Does it bother you the first letter of each word in the phrase “King Korn Karnival” spells out”KKK” and if it does, are you willing to help create a change? Or should I say: “khange?”

Since 1932 the Kass Kounty King Korn Karnival Klub (forget for a moment all but five of those words are properly spelled with a “C” and not a “K”) has been an annual celebration in Cass County, Nebraska and most of the people around there winkingly shorten the name to “King Korn Karnival.”

This year, Plattsmouth resident Mary Berner, is standing up and trying to get the name of the festival changed to something less offensive. She is not making much headway in that effort because people like Korn Klub president Esther Kahler DeRosia want to keep the name for “historical reasons.” One cannot claim, in our current world, that “King Korn Karnival” and its KKK initials are not racially offensive.

One of the problems of small town living is a small-minded provincialism that can harm a community’s core in the world by honoring a misbegotten past. If you dare to visit the Imperial Klans of America – Knights of the Ku Klux Klan website and scroll down to the bottom of the page you will see “comment” is spelled “Komment” and “corner” is spelled “Korner.” It is the tradition of the KKK to replace a “C” with a “K” and, like it or not, that is precisely what the “King Korn Karnival” is imitating.

The KKK have been around since 1865 so Cass County cannot claim their original 1932 “Kass Kounty King Korn Karnival Klub” does not historically echo the “Ku Klux Klan” method of naming. If you would like to help support Mary’s effort to change “King Korn Karnival” to something less racist, please visit the Plattsmouth Chamber of Commerce website and click on the “Contact Us” link and let them know why the “King Korn Karnival” is not only bad for business but how it also transgresses the spirit of humankind.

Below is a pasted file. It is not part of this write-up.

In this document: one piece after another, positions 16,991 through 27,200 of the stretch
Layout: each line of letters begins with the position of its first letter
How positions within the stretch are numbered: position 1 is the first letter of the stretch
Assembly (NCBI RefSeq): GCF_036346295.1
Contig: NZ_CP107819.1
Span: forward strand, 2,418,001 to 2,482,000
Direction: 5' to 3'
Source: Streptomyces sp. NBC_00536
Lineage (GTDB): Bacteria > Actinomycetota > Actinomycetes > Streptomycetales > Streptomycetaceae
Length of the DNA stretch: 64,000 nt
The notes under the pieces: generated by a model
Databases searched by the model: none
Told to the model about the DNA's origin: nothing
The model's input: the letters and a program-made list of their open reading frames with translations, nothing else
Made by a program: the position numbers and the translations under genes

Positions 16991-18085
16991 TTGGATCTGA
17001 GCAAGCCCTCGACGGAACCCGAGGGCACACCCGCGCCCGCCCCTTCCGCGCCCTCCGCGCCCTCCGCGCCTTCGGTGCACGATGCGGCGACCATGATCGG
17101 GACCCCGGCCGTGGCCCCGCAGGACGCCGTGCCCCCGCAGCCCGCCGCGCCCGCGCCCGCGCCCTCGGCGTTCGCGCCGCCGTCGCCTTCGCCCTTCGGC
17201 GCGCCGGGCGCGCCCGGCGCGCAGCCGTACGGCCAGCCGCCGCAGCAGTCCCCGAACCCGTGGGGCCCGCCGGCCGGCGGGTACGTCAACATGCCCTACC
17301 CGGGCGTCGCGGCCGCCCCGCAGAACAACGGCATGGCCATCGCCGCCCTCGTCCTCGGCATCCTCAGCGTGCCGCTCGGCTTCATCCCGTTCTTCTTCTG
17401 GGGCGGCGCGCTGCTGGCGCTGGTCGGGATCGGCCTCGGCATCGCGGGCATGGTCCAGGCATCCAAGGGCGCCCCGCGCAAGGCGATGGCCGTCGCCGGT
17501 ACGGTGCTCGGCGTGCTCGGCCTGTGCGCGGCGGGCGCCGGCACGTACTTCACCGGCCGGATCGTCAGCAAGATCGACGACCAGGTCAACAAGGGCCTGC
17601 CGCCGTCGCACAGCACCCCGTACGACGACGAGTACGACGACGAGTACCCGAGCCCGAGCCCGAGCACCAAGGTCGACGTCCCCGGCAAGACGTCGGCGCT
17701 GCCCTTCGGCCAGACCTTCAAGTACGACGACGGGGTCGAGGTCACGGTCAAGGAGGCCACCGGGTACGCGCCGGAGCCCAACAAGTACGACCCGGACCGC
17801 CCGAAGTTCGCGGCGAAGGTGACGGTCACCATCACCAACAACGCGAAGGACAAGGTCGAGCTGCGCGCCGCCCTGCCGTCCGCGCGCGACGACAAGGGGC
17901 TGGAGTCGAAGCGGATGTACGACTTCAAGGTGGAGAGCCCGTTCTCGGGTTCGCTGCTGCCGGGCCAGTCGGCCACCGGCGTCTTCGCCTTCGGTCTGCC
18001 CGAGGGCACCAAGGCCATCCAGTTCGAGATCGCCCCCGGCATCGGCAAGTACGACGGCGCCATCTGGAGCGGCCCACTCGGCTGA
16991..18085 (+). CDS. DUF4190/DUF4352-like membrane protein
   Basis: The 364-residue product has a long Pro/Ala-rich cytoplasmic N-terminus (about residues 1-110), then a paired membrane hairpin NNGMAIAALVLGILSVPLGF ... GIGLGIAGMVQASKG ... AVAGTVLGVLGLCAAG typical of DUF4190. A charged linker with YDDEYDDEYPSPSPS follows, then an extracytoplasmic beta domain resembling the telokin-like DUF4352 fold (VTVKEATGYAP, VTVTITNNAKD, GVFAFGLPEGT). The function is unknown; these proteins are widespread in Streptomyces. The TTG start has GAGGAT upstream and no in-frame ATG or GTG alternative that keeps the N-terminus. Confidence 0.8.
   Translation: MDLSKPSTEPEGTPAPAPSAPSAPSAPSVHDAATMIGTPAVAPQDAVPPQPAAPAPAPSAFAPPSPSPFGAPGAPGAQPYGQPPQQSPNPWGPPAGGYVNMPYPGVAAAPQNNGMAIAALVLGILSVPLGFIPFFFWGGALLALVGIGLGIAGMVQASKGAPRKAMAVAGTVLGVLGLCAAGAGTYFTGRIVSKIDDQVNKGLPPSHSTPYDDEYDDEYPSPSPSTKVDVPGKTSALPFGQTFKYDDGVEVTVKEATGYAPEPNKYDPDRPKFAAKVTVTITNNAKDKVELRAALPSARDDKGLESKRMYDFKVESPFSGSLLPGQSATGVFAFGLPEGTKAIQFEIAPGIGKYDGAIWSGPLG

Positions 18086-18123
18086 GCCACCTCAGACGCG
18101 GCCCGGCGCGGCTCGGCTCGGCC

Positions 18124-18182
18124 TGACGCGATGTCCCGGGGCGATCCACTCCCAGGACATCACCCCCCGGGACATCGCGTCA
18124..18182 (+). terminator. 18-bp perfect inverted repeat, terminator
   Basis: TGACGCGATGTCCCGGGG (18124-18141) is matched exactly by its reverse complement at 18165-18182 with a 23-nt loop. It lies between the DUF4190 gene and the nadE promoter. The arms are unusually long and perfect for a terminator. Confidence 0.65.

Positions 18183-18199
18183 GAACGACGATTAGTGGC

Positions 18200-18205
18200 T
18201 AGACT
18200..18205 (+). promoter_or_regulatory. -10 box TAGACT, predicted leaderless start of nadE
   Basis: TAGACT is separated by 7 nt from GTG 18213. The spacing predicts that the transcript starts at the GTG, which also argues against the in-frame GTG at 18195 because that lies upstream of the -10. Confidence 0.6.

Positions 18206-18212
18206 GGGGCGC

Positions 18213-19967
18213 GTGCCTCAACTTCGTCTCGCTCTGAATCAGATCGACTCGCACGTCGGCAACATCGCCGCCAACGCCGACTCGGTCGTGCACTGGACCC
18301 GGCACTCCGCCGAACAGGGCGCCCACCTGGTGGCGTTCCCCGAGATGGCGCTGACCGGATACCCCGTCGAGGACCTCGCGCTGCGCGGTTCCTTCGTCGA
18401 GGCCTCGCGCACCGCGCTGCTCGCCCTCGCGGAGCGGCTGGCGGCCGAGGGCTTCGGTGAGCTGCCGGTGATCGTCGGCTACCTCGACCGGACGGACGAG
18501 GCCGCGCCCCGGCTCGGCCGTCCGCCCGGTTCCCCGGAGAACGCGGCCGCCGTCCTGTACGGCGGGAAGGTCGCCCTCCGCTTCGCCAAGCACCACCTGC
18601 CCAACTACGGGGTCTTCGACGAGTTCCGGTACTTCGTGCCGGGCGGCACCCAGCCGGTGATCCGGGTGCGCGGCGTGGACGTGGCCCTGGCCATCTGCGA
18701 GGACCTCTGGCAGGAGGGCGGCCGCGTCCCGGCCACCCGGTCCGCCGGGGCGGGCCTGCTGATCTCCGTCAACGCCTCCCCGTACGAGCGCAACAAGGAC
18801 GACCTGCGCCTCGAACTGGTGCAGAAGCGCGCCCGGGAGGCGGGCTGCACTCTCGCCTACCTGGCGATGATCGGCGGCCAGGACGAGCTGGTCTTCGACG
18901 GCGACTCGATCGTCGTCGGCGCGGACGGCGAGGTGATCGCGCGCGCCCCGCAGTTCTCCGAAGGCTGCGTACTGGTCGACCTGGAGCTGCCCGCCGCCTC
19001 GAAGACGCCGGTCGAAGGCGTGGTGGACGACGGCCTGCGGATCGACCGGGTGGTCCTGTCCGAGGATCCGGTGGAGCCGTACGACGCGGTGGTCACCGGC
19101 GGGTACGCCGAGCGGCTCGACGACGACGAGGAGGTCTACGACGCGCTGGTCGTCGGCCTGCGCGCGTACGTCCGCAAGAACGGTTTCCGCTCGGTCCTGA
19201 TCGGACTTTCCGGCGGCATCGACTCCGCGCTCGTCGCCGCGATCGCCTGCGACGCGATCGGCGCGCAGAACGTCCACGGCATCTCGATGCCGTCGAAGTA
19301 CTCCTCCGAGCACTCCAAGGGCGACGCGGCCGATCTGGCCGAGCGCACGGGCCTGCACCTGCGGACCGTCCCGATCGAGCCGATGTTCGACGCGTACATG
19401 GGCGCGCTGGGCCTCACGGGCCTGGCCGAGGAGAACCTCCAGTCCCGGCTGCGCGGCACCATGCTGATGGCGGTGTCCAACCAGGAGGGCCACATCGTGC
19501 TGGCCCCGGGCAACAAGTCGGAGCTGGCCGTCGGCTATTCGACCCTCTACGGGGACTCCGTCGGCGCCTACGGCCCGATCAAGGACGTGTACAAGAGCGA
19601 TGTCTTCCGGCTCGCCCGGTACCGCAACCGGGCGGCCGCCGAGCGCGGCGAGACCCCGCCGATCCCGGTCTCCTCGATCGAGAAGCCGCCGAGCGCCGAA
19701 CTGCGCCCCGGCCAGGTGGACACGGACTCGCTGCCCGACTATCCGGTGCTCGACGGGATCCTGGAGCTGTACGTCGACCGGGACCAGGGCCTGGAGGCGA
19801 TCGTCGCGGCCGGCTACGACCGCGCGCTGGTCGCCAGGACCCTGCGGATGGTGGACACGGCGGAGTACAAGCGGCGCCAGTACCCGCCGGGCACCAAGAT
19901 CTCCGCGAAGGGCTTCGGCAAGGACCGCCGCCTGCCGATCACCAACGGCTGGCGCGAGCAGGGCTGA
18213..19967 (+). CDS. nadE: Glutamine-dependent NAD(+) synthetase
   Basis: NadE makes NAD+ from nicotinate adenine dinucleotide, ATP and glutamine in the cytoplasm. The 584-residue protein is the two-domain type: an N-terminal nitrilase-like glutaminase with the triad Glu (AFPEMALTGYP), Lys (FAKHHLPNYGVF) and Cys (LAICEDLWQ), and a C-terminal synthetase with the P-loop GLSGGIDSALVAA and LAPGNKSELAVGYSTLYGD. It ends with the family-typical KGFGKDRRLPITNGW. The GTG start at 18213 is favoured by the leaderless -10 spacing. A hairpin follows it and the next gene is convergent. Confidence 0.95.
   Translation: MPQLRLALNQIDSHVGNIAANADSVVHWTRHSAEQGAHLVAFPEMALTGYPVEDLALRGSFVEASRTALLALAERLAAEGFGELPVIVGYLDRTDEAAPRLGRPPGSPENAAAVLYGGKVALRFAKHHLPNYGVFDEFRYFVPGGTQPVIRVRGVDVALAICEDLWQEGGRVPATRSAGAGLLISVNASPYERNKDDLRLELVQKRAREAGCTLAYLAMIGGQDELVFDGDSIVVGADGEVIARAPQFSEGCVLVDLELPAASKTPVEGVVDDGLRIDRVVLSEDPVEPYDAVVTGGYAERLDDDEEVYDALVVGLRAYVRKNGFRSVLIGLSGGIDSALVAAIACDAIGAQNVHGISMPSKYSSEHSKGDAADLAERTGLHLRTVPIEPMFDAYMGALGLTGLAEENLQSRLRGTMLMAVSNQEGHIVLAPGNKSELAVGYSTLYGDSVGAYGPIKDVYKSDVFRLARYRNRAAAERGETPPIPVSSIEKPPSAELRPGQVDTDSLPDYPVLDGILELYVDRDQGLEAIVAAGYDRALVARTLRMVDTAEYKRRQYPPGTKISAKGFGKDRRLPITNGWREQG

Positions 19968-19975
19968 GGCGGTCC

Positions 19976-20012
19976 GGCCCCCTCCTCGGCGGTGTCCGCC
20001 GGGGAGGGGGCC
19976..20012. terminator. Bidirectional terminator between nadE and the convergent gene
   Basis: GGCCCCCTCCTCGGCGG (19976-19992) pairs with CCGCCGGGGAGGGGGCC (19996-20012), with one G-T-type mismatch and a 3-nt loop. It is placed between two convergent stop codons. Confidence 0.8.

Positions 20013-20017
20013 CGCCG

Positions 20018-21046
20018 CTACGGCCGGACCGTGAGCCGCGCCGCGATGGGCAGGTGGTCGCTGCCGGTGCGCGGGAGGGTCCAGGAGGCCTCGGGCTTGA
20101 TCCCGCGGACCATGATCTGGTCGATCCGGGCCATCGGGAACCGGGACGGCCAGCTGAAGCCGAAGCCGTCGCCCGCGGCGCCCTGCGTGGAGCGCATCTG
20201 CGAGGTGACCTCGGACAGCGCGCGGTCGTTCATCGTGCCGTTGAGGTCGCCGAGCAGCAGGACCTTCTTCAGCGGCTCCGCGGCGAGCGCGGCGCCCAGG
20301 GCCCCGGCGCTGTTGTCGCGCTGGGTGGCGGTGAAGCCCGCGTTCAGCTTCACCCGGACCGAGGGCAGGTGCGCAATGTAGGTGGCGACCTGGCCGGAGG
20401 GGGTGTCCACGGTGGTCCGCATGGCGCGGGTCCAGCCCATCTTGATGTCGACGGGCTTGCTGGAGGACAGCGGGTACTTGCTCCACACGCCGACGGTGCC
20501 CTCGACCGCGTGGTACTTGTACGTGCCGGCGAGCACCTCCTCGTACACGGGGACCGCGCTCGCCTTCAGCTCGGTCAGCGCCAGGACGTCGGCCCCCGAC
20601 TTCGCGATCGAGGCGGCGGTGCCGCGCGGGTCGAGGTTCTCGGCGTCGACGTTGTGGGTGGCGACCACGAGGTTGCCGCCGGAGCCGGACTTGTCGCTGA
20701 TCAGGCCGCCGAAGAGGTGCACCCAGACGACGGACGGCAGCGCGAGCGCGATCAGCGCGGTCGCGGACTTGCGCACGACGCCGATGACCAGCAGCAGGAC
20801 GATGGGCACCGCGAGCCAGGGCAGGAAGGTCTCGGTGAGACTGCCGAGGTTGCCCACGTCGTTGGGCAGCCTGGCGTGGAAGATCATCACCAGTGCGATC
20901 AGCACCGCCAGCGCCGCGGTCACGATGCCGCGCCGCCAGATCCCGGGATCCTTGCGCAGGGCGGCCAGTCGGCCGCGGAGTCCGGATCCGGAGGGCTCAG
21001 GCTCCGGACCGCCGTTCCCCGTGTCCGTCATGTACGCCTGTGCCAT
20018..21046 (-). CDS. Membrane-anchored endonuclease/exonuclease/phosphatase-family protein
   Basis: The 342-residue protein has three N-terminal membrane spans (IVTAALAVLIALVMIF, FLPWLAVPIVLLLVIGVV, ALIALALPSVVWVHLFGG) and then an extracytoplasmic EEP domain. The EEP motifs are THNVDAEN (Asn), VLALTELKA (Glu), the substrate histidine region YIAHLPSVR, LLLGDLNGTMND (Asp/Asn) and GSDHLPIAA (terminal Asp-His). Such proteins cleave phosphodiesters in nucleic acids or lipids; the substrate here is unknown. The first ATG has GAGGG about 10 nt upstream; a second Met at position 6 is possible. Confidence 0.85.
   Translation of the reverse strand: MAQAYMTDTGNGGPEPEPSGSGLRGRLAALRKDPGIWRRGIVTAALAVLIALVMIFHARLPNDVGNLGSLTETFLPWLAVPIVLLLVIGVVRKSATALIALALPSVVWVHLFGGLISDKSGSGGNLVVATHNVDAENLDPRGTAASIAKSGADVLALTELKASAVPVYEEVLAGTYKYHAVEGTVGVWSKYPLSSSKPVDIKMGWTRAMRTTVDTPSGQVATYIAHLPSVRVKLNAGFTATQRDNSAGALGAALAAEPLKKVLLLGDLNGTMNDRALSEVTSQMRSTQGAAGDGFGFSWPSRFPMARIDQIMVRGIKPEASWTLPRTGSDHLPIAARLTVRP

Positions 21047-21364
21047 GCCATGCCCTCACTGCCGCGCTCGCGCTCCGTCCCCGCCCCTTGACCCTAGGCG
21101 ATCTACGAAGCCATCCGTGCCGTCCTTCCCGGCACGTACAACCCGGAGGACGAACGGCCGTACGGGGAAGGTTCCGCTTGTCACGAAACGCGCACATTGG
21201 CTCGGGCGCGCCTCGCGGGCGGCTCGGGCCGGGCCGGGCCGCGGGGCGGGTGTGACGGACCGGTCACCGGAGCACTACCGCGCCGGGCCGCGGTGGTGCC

1. I sent them an email asking about the kurious KKK konnection with their festival name.
    I asked them to reconsider their decision in naming to find something more amicable to all people of the world.

  2. Heya soos!
    Thanks for sending in that note! I appreciate it and they will appreciate it more in the long run.
    Bringing pressure of a cognizant and sensitive world down upon Cass County is the only way this sort of necessary change will happen.

  3. I sent them a note, too. Sometimes people don’t realize the big picture until it is presented to them in a larger context. Hope it helps; if not now; then next year.

  4. Dave!
    You are so funny you make me laugh out loud!
    I think you should send your “Plattsmouth Porn Pornival” idea to the Plattsmouth Chamber of Commerce immediately! Harr! 🙂

  5. Omigawd!
    I can’t believe you actually did that, Dave!
    I’m so glad you did that, Dave!
    I think I love you! Bwa-ha-harr! 🙂
    We’ll just keep rubbing them from all directions!

  6. Kustom Kar Kulture is another one. I bought a t shirt with that on it and donated it to good will after i noticed what it spelled. You can get killed in my neighborhood for wearing something like that. I googled it how ever and it is a legitamite car club

  7. Hey blueskelton —
    Yikes! What an awful shirt and it would get me killed in my neighborhood, too.
    You should have burned that shirt to kill it forever instead of donating it to Goodwill! 🙂

  8. Due disclosure: I am the grandson of one of the two initial founders of the festival under discussion. I was born and grew up in Massachusetts, but visited eastern Nebraska (Plattsmouth) extensively in my youth. Adjust your digestion of this long-winded post accordingly.
    One of the prerequisites for effective social commentary (and even more so for any social change intended to grow out of such commentary), is having a basic grasp on the historical facts and context. The Plattsmouth festival currently named the Kass Kounty King Korn Karnival began in October 5-8, 1932 as the “Corn Festival,” something a cursory check with the Cass County Historical Society in Plattsmouth (who are currently running an exhibit on the history of the festival) would confirm. From a brochure accompanying that first festival:
    “This is a CORN FESTIVAL–appropriately so called because this is the Corn season and further because in this locality is grown the finest corn in the world. We are honoring King Corn with 4 days of Fun, Frolic and Clean Amusement, to which we cordially invite all our friends.”
    Among the second-and third generation German, Scandanavian, and Bohemian immigrant residents of Plattsmouth and the surrounding communities, the notion of a King Korn, in addition to being a playful respelling, hearkened back to the not-too-distant Germanic, Norse and Celtic folk traditions of their immediate ancestors surroundng harvest-times and harvest dieties–corn dollies, Lud, John Barleycorn and the like.